Predictions of physical and functional links between cellular components are often based on correlations between experimental measurements, such as gene expression. However, correlations are affected by both direct and indirect paths, confounding our ability to identify true pairwise interactions. Here we exploit the fundamental properties of dynamical correlations in networks to develop a method to silence indirect effects. The method receives as input the observed correlations between node pairs and uses a matrix transformation to turn the correlation matrix into a highly discriminative silenced matrix, which enhances only the terms associated with direct causal links. Against empirical data for Escherichia coli regulatory interactions, the method enhanced the discriminative power of the correlations by twofold, yielding >50% predictive improvement over traditional correlation measures and 6% over mutual information. Overall this silencing method will help translate the abundant correlation data into insights about a system's interactions, with applications ranging from link prediction to inferring the dynamical mechanisms governing biological networks.

## F. Simini, M. González, A. Maritan, A.-L. Barabási

# A universal model for mobility and migration patterns

#### Nature 484, 96-100 (2012)

#### Read the abstract

Introduced in its contemporary form in 1946, but with roots that go back to the eighteenth century, the gravity law is the prevailing framework with which to predict population movement, cargo shipping volume and inter-city phone calls, as well as bilateral trade flows between nations. Despite its widespread use, it relies on adjustable parameters that vary from region to region and suffers from known analytic inconsistencies. Here we introduce a stochastic process capturing local mobility decisions that helps us analytically derive commuting and mobility fluxes that require as input only information on the population distribution. The resulting radiation model predicts mobility patterns in good agreement with mobility and transport patterns observed in a wide range of phenomena, from long-term migration patterns to communication volume between different regions. Given its parameter-free nature, the model can be applied in areas where we lack previous mobility measurements, significantly improving the predictive accuracy of most of the phenomena affected by mobility and transport processes.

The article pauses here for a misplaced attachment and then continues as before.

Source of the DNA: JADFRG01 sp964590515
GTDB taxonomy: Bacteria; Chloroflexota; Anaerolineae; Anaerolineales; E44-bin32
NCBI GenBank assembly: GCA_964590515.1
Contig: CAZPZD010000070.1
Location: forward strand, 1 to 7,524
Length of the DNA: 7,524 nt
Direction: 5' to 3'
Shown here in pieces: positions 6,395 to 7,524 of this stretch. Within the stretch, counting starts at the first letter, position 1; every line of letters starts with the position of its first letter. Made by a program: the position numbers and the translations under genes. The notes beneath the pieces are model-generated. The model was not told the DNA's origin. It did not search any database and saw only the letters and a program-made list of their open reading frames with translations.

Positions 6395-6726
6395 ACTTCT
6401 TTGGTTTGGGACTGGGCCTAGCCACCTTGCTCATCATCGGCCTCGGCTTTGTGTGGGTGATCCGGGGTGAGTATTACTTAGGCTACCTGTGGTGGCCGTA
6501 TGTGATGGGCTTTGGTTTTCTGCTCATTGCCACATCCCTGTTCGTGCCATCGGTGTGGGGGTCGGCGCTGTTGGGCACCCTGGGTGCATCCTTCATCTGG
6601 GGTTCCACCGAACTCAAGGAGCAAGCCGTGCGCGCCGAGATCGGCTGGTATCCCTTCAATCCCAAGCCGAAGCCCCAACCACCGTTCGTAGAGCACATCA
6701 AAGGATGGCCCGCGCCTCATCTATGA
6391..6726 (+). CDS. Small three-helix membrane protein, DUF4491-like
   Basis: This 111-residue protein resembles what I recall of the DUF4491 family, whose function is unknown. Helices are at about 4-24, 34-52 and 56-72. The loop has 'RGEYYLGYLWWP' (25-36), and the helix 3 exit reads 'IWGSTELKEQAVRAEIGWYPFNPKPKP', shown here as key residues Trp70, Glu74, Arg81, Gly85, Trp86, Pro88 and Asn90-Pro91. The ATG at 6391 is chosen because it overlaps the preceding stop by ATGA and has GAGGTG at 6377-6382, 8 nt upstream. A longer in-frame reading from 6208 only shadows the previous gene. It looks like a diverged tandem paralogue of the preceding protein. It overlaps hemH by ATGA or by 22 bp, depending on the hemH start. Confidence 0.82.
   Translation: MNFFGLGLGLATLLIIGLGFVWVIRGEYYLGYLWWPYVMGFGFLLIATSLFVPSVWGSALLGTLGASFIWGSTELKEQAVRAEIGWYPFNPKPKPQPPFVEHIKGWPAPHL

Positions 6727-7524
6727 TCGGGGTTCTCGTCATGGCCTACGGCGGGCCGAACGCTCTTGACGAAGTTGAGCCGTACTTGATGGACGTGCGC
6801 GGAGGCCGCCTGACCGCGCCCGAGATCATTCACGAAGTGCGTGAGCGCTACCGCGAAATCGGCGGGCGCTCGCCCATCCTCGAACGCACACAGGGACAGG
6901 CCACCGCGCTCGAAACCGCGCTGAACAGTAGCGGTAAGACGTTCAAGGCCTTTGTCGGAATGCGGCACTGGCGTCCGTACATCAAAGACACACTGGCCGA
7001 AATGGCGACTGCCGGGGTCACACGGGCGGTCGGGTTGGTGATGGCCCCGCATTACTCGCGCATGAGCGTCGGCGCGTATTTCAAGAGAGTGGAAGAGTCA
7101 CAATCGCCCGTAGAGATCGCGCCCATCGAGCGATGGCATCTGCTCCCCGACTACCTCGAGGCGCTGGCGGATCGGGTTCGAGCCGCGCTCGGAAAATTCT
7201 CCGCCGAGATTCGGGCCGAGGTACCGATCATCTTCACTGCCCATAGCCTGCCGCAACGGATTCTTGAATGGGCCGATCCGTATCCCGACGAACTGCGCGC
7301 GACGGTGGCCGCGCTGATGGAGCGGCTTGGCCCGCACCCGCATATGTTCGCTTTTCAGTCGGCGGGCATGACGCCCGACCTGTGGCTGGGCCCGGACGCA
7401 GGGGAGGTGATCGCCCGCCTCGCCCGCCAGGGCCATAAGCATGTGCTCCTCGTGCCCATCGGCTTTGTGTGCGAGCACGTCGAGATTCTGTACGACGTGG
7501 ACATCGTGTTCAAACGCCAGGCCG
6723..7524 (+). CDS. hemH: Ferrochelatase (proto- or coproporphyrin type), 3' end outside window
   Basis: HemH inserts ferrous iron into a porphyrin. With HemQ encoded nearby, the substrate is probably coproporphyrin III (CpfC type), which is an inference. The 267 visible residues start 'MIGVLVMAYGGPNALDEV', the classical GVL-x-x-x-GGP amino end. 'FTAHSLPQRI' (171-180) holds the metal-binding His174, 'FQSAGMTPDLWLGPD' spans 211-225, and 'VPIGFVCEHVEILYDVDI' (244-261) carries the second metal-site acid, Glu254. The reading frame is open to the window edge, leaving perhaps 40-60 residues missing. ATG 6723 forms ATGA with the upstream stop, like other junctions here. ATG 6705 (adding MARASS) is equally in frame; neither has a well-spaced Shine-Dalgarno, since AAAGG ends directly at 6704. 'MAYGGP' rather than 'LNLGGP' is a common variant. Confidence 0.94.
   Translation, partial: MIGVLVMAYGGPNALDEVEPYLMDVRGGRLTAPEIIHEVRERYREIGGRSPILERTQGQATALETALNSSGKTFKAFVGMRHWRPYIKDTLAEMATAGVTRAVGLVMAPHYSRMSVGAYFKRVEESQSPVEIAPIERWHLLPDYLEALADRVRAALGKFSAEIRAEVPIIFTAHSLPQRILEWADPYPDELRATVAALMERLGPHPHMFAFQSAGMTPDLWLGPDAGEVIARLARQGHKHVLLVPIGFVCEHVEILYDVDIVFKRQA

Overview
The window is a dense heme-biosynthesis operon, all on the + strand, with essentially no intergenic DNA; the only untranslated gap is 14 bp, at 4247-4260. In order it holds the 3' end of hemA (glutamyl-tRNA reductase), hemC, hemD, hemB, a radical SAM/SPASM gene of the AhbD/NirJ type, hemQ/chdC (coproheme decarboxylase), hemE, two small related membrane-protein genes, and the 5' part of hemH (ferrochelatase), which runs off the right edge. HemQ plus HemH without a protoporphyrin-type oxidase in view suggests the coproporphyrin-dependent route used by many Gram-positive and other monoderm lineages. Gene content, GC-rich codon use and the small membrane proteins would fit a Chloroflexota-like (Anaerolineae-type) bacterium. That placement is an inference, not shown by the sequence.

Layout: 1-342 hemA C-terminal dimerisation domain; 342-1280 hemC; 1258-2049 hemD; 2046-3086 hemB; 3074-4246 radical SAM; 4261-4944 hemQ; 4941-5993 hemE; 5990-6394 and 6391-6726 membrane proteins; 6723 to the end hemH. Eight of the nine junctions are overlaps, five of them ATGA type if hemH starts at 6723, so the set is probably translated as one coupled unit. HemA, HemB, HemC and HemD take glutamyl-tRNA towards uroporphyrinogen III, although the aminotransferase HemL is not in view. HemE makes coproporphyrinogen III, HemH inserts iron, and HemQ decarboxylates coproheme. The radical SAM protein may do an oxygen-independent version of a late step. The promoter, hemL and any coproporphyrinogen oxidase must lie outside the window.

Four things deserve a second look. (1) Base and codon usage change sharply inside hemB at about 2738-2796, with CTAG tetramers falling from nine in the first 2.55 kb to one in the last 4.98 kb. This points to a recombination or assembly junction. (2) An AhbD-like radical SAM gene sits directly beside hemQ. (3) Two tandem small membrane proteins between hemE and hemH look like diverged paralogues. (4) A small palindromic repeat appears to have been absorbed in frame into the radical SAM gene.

## J. P. Bagrow, D. Wang, A.-L. Barabasi

# Collective response of human populations to large-scale emergencies

#### PLoS One 6:3, 1-8 (2011)

#### Read the abstract

Despite recent advances in uncovering the quantitative features of stationary human activity patterns, many applications,from pandemic prediction to emergency response, require an understanding of how these patterns change when thepopulation encounters unfamiliar conditions. To explore societal response to external perturbations we identified real-timechanges in communication and mobility patterns in the vicinity of eight emergencies, such as bomb attacks andearthquakes, comparing these with eight non-emergencies, like concerts and sporting events. We find that communicationspikes accompanying emergencies are both spatially and temporally localized, but information about emergencies spreadsglobally, resulting in communication avalanches that engage in a significant manner the social network of eyewitnesses.These results offer a quantitative view of behavioral changes in human activity under extreme conditions, with potentiallong-term impact on emergency detection and response.

## M. Karsai, M. Kivelä, R. K. Pan, K. Kaski, J. Kertész, A.-L. Barabási, J. Saramäki

# Small but slow world: How network topology and burstiness slow down spreading

#### Physical Review E 83, 1-4 (2011)

#### Read the abstract

While communication networks show the small-world property of short paths, the spreading dynamics in them turns out slow. Here, the time evolution of information propagation is followed through communication networks by using empirical data on contact sequences and the susceptible-infected model. Introducing null models where event sequences are appropriately shuffled, we are able to distinguish between the contributions of different impeding effects. The slowing down of spreading is found to be caused mainly by weight-topology correlations and the bursty activity patterns of individuals.

## D. Wang, Z. Wen, H. Tong, C.-Y. Lin, C. Song, A.-L. Barabási

# Information Spreading in Context

#### Proceeding for the 20th International World Wide Web Conference, 2011 , 1-10 (2011)

#### Read the abstract

Information spreading processes are central to human interactions. Despite recent studies in online domains, little is known about factors that could affect the dissemination of a single piece of information. In this paper, we address this challenge by combining two related but distinct datasets, collected from a large scale privacy-preserving distributed social sensor system. We find that the social and organizational context significantly impacts to whom and how fast people forward information. Yet the structures within spreading processes can be well captured by a simple stochastic branching model, indicating surprising independence of context. Our results build the foundation of future predictive models of information flow and provide significant insights towards design of communication platforms.